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High in protein, low in fat

Quick-fix shrimp has best of both worlds

Shrimp scampi has a long history, but definitions vary, from how it’s prepared (shrimp shelled or not) and cooked (baked, broiled, sauteed) to what it’s cooked with.
Shrimp scampi has a long history, but definitions vary, from how it’s prepared (shrimp shelled or not) and cooked (baked, broiled, sauteed) to what it’s cooked with.

(MCT) — What’s not to like about shrimp sautéed in butter with garlic?

Shrimp scampi has a long history, but definitions vary, from how it’s prepared (shrimp shelled or not) and cooked (baked, broiled, sautéed) to what it’s cooked with.

In Italian, scampi refers to varieties of small lobsters, including Dublin Bay prawns, according to the “The Food Lover’s Companion” by Sharon Tyler Herbst (Barron’s, $14.95).

On restaurant menus, scampi generally describes a dish where shrimp, usually large, is sautéed in butter, garlic, lemon juice and wine. Usually it’s with lots of garlic and butter. It’s super rich and delicious, but may not be the best dish to order on a date.

I often have shrimp tucked away in the freezer to take out at a moment’s notice. It’s great for a quick dinner or unexpected guests because it thaws and cooks quickly. One of the best aspects of shrimp scampi is that it’s ready in less than 45 minutes, start to finish.

Shrimp takes to all sorts of marinades. The key is not to leave it soaking for a long time, especially if the marinade contains citrus juices like lemon or lime — unless you’re making seviche, where the acidic juices are designed to cook the shrimp (or other firm fish).

Shrimp is a good source of protein, but it does contain a slightly high amount of cholesterol. But that’s not all bad. According to the American Heart Association website, “shrimp and crawfish have more cholesterol than most other types of seafood, but they’re lower in total fat and saturated fat than most meats and poultry.”

A moderate serving size of 5 to 6 ounces goes a long way, and that’s a hearty serving, depending on the size of the shrimp. Shrimp is sold by the number per pound. The larger the shrimp, the fewer per pound, and the smaller they are, the more you get. Think about how you intend to use the shrimp when deciding what size to buy.

You can bet that most shrimp sold at stores has been previously frozen. Some come presplit and deveined. If not, use a small pair of scissors to cut along the back through the shell and into the flesh so you can remove the dark vein. I keep a pair of cuticle scissors in a kitchen drawer for that purpose.

To give this dish added richness, I added some heavy whipping cream. The sauce should just coat the pasta. For a saucier dish, you can add more cream or some of the reserved pasta cooking water.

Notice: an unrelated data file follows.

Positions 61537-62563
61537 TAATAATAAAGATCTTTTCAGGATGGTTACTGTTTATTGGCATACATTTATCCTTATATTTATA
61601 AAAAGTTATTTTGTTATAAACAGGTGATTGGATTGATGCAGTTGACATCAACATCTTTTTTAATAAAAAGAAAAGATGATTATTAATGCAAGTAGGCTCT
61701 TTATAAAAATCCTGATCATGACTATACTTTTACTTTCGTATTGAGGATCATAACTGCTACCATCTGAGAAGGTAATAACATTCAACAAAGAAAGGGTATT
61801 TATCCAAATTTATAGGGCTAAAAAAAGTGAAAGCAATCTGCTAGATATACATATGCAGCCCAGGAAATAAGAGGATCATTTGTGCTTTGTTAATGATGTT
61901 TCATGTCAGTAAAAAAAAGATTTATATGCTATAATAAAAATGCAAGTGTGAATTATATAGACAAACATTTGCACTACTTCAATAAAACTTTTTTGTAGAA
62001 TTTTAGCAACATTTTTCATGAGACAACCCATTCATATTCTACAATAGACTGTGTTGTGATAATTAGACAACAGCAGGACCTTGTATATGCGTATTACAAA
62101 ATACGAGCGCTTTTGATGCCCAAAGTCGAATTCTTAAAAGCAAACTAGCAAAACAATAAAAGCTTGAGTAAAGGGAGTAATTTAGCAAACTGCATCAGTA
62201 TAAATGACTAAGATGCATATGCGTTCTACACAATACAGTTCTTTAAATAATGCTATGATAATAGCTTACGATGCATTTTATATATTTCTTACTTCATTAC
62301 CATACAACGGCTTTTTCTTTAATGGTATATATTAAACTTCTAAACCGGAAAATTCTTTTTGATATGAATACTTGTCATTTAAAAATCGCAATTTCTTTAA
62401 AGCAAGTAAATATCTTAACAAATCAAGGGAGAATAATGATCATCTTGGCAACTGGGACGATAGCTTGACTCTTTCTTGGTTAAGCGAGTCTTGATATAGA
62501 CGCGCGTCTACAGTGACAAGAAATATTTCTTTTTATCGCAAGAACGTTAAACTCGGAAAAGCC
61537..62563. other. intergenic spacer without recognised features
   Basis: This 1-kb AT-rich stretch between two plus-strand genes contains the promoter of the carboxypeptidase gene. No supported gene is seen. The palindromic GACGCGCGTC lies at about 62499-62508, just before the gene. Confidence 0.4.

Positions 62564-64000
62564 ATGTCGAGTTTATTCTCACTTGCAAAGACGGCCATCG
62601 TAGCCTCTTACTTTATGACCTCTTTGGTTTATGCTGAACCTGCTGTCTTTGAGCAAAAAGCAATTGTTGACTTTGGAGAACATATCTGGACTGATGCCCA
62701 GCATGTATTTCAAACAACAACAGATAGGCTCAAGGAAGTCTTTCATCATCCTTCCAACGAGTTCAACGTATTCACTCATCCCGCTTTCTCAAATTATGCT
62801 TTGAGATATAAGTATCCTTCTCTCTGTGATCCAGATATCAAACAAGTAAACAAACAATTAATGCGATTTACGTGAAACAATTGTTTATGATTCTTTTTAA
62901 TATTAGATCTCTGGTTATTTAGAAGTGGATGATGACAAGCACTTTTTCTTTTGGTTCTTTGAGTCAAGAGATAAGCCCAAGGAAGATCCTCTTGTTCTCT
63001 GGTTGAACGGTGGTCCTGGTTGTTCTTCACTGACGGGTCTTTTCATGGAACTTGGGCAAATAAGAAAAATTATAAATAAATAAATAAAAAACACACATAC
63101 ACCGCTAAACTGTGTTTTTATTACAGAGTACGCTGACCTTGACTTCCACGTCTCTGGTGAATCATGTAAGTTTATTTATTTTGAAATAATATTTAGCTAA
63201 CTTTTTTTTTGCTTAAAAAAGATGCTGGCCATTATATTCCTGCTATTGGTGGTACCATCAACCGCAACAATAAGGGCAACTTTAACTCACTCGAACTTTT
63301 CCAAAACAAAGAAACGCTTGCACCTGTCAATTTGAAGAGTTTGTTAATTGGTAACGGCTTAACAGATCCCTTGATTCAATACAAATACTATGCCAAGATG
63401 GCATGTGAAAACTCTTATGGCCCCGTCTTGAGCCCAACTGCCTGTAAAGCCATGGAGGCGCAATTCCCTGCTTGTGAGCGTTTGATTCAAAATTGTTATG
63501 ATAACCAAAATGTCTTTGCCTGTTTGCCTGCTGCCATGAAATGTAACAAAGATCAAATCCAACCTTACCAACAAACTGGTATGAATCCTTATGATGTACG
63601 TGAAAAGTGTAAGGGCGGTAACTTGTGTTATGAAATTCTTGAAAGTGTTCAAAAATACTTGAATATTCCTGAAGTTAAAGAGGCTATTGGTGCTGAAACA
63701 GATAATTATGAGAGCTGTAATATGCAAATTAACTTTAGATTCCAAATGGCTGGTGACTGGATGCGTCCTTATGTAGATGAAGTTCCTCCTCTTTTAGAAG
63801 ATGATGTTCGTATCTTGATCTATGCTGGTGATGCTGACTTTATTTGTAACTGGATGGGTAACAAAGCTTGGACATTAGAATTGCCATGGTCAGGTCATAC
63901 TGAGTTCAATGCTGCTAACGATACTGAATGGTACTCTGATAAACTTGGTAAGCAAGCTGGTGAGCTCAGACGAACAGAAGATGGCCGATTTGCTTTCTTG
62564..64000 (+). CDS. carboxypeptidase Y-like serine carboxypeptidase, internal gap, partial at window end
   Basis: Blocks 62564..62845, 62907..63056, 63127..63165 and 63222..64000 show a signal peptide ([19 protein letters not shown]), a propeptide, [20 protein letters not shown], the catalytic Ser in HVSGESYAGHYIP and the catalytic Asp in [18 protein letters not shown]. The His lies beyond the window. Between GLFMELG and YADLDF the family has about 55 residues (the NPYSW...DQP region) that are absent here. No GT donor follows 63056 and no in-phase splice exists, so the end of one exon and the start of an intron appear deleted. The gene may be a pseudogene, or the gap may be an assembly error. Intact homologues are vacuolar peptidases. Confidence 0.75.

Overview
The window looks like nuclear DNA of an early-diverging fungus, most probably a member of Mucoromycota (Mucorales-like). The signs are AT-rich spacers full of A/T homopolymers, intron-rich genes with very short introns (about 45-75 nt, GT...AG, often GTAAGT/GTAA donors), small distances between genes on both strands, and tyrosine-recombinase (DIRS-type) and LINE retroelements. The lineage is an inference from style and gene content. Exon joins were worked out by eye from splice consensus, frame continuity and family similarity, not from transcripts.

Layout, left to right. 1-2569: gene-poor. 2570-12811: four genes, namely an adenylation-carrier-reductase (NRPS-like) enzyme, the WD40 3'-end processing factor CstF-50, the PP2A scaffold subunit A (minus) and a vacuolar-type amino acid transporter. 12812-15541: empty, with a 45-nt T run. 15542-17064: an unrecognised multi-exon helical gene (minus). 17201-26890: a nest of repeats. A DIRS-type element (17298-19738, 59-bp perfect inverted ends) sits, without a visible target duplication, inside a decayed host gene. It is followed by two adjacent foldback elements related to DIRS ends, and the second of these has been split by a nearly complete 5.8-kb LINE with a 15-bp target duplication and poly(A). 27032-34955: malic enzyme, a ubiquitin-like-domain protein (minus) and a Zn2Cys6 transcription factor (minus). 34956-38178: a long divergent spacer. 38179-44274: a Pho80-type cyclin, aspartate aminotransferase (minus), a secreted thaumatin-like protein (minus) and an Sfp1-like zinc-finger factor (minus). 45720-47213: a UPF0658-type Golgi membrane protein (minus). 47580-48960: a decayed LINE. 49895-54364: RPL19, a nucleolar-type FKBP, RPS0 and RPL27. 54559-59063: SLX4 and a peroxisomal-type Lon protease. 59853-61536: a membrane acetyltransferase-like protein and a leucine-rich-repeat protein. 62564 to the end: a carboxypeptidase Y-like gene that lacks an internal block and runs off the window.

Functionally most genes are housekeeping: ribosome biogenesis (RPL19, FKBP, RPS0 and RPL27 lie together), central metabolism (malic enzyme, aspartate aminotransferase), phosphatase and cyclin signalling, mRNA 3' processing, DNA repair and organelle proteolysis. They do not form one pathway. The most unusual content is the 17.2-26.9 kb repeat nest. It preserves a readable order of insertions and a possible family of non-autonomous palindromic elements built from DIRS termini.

Correction: In last week’s Asparagus Quiche recipe, the eggs were omitted in the first line of the instructions. The instructions should have said: In a medium bowl, whisk together the eggs, milk, half-and-half, cheese, Italian seasoning, flour, salt and pepper. Set aside.



Easy Lemony Shrimp Scampi

Baguette slices with herb butter

Mixed field greens salad

Fruity pinot grigio



Serves: 4 / Preparation time: 15 minutes / Total time: 45 minutes

8 ounces angel hair pasta

1 1/2 pounds large shrimp (12 to 15 per pound) in the shell

3 tablespoons olive oil

4 tablespoons dry white wine, divided

1/2 teaspoon kosher salt

1/4 teaspoon freshly ground black pepper

1/4 cup unsalted butter

1 heaping tablespoon minced garlic (about 4 medium cloves)

1/4 cup minced shallots

1/4 teaspoon crushed red pepper flakes

1/3 cup heavy whipping cream

1/4 cup minced fresh parsley leaves

1 teaspoon grated lemon zest

2 tablespoons freshly squeezed lemon juice

Bring a large pot of salted water to a boil. Cook the pasta according to package directions just until al dente.

While the water heats, peel the shrimp, leaving the tail intact, if desired. Devein the shrimp using a paring knife to make a slit on the back starting at the head and working toward the tail. Remove and discard the vein.

Place the shrimp in a mixing bowl and drizzle with olive oil, 2 tablespoons wine, salt and pepper. Set aside while you make the butter and garlic mixture.

In a large skillet, heat the butter until melted over medium heat. Add the garlic and sauté 1 minute; do not brown. Add the shallots and red pepper flakes and sauté 3 minutes until shallots are translucent. Add shrimp mixture, scraping the sides of the bowl to get some of the olive oil, wine, salt and pepper into the skillet. Cook the shrimp on each side until opaque. Add the remaining 2 tablespoons white wine and stir to scrape up any bits on the bottom of the skillet. Stir in the heavy cream, parsley, lemon zest and juice. Continue cooking until slightly thickened.

Reserve 1/2 cup of pasta cooking water and drain the pasta. Add the pasta to skillet and stir to coat with the sauce. The sauce should just coat the pasta and shrimp. Add some of the remaining pasta cooking water and more cream for a saucier dish.

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